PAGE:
"Title IX Transforms" - A Bwog Interview with Title IX Coordinator Marjory Fisher

Bwog
Tuesday, October 4, 2016

 

Title IX Transforms: An Interview With New Title IX Coordinator Marjory Fisher

By Nikki Shaner-Bradford
 
Bwog's Nikki Shaner-Bradford interviews Columbia’s newest Title IX Coordinator Marjory Fisher on the various aspects of her exciting and important position. 

Title IX has a persistent presence on campus. From SVR training to conversations both in and outside of the classroom on campus sexual assault, harassment, and the gender politics of the intellectually vibrant community that comprises our student body, reference to the 1972 amendment is common. However, when a new Title IX coordinator was appointed at the beginning of the semester, the university was surprisingly quiet. Therefore, on behalf of Bwog, I set out to learn more about our new Prosecuter-turned-Title IX Administrator, Marjory Fisher.

 

Marjory Fisher is not your typical administrator. This fact is evident not only in a brief glance at her bio on the Sexual Respect Initiative page — which boasts, among other accolades, a laundry list of detective and legal work that seems stolen straight from the resume of SVU’s own Olivia Benson — but also upon first meeting her.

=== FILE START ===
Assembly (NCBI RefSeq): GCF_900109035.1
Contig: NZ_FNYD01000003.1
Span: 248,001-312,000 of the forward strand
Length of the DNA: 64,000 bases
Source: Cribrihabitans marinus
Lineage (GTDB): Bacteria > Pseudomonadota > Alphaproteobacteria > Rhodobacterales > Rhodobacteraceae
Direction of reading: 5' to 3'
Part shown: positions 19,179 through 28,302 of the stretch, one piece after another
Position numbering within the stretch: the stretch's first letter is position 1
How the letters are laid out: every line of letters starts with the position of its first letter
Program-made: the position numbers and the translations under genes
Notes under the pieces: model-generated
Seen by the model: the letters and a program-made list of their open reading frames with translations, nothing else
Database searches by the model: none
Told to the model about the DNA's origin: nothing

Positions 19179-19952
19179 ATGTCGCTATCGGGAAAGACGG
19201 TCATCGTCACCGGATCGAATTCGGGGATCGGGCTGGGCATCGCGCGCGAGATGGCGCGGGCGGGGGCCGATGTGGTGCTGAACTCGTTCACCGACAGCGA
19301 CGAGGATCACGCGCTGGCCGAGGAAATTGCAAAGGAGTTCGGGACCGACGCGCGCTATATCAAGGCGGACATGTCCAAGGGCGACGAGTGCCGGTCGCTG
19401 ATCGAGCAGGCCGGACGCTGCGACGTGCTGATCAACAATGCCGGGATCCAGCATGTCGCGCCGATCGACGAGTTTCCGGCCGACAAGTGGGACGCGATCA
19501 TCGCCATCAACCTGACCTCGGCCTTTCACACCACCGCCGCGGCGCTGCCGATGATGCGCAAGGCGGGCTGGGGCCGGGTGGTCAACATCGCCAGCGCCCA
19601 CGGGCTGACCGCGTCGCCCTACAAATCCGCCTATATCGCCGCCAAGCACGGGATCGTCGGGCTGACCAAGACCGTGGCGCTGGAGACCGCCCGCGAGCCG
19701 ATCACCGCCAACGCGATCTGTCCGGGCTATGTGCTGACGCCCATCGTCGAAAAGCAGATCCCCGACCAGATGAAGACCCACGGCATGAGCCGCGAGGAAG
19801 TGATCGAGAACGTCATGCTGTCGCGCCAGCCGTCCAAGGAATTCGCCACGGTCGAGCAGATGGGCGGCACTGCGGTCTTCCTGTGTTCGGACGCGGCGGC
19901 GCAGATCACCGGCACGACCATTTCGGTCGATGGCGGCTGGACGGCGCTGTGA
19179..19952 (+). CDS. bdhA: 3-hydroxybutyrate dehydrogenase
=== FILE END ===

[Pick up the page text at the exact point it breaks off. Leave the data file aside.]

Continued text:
As I enter Fisher’s office underneath Philosophy Hall, all the biographical tidbits and legal jargon I’ve been compiling over the past week align. Fisher greets me immediately upon arrival, and we sit down at her table to begin our interview. While I organize my questions, she asks about my classes and listens intently to my answers. Fisher is calm, collected, and interested – the perfect detective.

 

When asked about how she’s liking Columbia thus far, her answer is immediate and definitive: “I love it.”

 

Bwog: How would you explain your role at Columbia University? Why is the role of the Title IX coordinator important on both the university and the student side?

 

Marjory Fisher: My role is really to do the best than I can to ensure a harassment-free environment. I’m very involved with consulting with the Gender-Based Misconduct Office on their cases and their reports […] I think my job is important in ensuring that fair investigations are done and that they’re done as expeditiously as we can do them, and coming to a just result. Also, doing as much work in prevention as we possibly can.

 

Read the full article here.